If I said to someone in real life the same thing, implying it wasn't serious wouldn't be a valid defense either if the person felt it was serious. I don't see why it should be different on the internet.

    reply to this | link to this | view in chronology ]

    • identicon
      Meelo, 9 Apr 2015 @ 9:23pm

      Re: Hmmm

      Because there is no tonal inflection or facial expression when chatting via text. Exaggeration gets intent across while minimizing misunderstanding. Exaggeration takes place of face-to-face social cues.

      reply to this | link to this | view in chronology ]

  • identicon
    Anonymous Coward, 9 Apr 2015 @ 4:36pm

    "free to be whoever they want"? -- Few aspire very high.

    Mainly, I'm getting tired of Techdirt pretending to be a model forum of moderated civility plagued by a few trolls. I just usually let these topics pass, because it's icky. But since some are new here and the rest refuse to recall:

    Here's the actuality of Timothy Geigner, aka "Dark Helmet", now a paid writer for Techdirt:

    "There are white people, and then there are ignorant motherfuckers like you...."
    http://www.techdirt.com/articles/20110621/16071614792/misconceptions-free-abound-why-do-brai ns-stop-zero.shtml#c1869

    Other instances of Geigner are listed in:
    https://www.techdirt.com/articles/20110721/11292415198/if-your-comment-section-is-awesome-its-you r-communitys-fault.shtml

    reply to this | link to this | view in chronology ]

  • This comment has been flagged by the community. Click here to show it
    identicon
    Anonymous Coward, 9 Apr 2015 @ 4:43pm

    "free to be whoever they want"? -- Few aspire very high.

    Mainly, I'm getting tired of Techdirt pretending to be a model forum of moderated civility plagued by a few trolls. I just usually let these go, because the subject is icky. But since some are new here and the rest refuse to recall:

    Here's the actuality of Timothy Geigner, aka "Dark Helmet", now a paid writer for Techdirt:

    "There are white people, and then there are ignorant motherfuckers like you...."

    Instances of Geigner are listed in:
    https://www.techdirt.com/articles/20110721/11292415198/if-your-comment-section-is-awesome-its-you r-communitys-fault.shtml

    reply to this | link to this | view in chronology ]

    • identicon
      Anonymous Coward, 9 Apr 2015 @ 5:00pm

      Re: "free to be whoever they want"? -- Few aspire very high.

      wow its the reaction there including by dark helmet thats the worst im outta here

      reply to this | link to this | view in chronology ]

    • identicon
      Anonymous Coward, 9 Apr 2015 @ 5:30pm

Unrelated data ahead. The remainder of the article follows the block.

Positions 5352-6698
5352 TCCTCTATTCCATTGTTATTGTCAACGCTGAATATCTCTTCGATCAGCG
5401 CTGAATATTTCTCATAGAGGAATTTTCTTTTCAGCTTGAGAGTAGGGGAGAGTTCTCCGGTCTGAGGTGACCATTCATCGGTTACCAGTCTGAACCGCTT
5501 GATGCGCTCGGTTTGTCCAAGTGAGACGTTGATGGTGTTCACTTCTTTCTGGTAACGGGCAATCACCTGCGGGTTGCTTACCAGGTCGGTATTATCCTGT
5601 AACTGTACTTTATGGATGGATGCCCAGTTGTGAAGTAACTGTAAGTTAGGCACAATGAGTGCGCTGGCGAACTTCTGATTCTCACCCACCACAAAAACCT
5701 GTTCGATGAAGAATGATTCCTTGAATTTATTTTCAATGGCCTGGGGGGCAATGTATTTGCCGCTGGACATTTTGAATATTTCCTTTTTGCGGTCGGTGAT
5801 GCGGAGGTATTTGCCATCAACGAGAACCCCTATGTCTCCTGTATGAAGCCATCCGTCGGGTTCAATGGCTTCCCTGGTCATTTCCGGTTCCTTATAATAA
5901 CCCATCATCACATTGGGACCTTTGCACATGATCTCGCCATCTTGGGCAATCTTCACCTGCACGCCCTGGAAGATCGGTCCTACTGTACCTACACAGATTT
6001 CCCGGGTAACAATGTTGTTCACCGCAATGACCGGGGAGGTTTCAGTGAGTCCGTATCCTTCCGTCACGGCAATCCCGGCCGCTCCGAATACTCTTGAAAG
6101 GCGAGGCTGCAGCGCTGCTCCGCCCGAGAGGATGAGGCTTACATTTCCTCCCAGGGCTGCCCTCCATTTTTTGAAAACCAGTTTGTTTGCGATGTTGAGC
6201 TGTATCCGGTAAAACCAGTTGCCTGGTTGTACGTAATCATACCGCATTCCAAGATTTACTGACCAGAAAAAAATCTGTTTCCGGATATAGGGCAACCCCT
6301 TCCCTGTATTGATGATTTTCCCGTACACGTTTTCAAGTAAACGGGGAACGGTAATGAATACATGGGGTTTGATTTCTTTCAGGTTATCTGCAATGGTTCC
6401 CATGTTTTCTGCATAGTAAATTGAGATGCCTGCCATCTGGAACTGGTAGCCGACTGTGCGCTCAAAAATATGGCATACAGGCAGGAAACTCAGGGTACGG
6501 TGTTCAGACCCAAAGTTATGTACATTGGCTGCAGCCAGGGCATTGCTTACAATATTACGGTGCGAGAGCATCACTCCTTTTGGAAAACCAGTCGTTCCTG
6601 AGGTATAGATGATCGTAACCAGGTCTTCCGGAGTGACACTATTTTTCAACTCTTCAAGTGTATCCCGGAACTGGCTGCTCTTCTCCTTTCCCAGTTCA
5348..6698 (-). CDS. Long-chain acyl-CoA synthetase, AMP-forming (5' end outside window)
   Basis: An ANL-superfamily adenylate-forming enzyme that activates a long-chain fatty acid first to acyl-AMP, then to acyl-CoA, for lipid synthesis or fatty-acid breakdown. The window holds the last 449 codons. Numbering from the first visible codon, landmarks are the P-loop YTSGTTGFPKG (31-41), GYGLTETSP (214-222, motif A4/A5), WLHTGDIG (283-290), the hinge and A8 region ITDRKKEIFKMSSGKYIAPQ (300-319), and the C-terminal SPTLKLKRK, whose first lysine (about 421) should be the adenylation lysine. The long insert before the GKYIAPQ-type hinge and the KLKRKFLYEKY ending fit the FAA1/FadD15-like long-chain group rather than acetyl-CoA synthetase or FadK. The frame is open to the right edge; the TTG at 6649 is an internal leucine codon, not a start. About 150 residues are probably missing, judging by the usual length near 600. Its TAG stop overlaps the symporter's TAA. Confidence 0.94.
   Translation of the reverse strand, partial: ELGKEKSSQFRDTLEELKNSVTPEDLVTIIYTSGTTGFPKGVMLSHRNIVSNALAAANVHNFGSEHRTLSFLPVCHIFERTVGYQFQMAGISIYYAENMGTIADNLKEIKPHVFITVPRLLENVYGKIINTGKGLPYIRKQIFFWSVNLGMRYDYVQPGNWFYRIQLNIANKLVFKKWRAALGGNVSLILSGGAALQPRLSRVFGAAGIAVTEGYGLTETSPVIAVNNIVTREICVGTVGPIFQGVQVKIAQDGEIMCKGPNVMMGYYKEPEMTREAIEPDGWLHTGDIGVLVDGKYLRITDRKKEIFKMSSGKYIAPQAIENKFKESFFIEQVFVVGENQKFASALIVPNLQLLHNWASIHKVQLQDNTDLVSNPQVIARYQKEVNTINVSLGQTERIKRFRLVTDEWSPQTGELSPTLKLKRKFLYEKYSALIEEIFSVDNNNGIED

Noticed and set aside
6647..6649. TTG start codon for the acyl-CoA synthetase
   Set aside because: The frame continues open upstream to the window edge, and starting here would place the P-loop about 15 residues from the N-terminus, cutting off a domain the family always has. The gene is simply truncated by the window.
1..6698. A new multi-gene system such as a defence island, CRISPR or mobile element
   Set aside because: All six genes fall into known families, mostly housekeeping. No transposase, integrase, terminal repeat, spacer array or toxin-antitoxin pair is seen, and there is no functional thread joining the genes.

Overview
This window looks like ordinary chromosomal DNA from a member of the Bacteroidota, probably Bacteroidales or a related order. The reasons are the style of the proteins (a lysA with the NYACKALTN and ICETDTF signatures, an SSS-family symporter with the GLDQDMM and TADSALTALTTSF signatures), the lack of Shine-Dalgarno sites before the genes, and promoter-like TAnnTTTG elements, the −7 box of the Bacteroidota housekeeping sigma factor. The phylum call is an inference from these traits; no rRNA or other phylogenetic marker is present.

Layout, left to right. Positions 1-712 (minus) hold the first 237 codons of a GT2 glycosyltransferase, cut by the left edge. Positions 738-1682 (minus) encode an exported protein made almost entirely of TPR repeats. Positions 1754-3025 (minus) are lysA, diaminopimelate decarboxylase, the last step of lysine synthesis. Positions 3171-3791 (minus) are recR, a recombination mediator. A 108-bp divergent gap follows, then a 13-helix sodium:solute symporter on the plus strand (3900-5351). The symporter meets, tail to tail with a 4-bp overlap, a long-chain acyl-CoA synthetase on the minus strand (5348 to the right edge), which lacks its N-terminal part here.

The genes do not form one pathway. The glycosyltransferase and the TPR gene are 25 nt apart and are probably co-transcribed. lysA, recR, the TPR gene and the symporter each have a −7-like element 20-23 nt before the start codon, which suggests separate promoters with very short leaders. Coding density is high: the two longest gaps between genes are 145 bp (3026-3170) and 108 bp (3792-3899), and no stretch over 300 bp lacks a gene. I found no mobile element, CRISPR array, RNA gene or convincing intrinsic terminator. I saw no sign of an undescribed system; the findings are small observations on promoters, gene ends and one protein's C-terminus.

Re:

      "model forum of moderated civility"

      Maybe because that was never the point? The point of Techdirt is to disseminate information as the site owner sees fit. Discussion spawns from there regardless. You're only bothered by this largely because you have a boner for going against everything said here and throwing hissy fits when you don't get what you want.

      Seriously, if you don't like what the site does you could have left, instead of faking a glorious return like some glorious martyred phoenix. That's just sad.

      reply to this | link to this | view in chronology ]

  • identicon
    Anonymous Coward, 9 Apr 2015 @ 4:46pm

    Show some restraint.

    >Our televisions are online. Even our clock radios are online. There will be a time in the not-so-distance future when most of our household appliances will be connected to the web.

    Not if I can help it. You can't have these problems created by technology if you don't purchase, install, and connected the technology to the net in the first place.

    reply to this | link to this | view in chronology ]

  • icon
    dfed (profile), 9 Apr 2015 @ 5:00pm

    I have the overwhelming urge to swear, repeatedly and ferociously, at and about Shawn after reading this.

    I can't because I haven't signed out of my account on this webpage and my future employers probably read Techdirt and they're all pig fucking cocksucking fuckwad shit-eating douche bags. Those fuckers.

    reply to this | link to this | view in chronology ]

  • icon
    jameshogg (profile), 9 Apr 2015 @ 5:03pm

    Then again there are folk like myself who will happily put their full names on show for everyone to see whilst insisting on telling people over the internet what vitriolic piss stains the cyberbullies are.

    If you insist on a face-to-face confirmation of my statement, I will be glad to meet up with you and say in person what vitriolic, self-hating, weaseling, chronic juveniles and piss stains the cyberbullies are.

    People are not as vocal in "real life" as they are on the internet. People need to start being more vocal in real life.

    reply to this | link to this | view in chronology ]

    • icon
      Pronounce (profile), 9 Apr 2015 @ 6:25pm

      Re: Online vs RL Justice

      You have a point. When there isn't any form of social correction built into a cultural institution the human populace of that institution will gravitate to their baser nature. (Baser nature being defined as acts and thoughts one would do if they held ultimate power and no consequences.)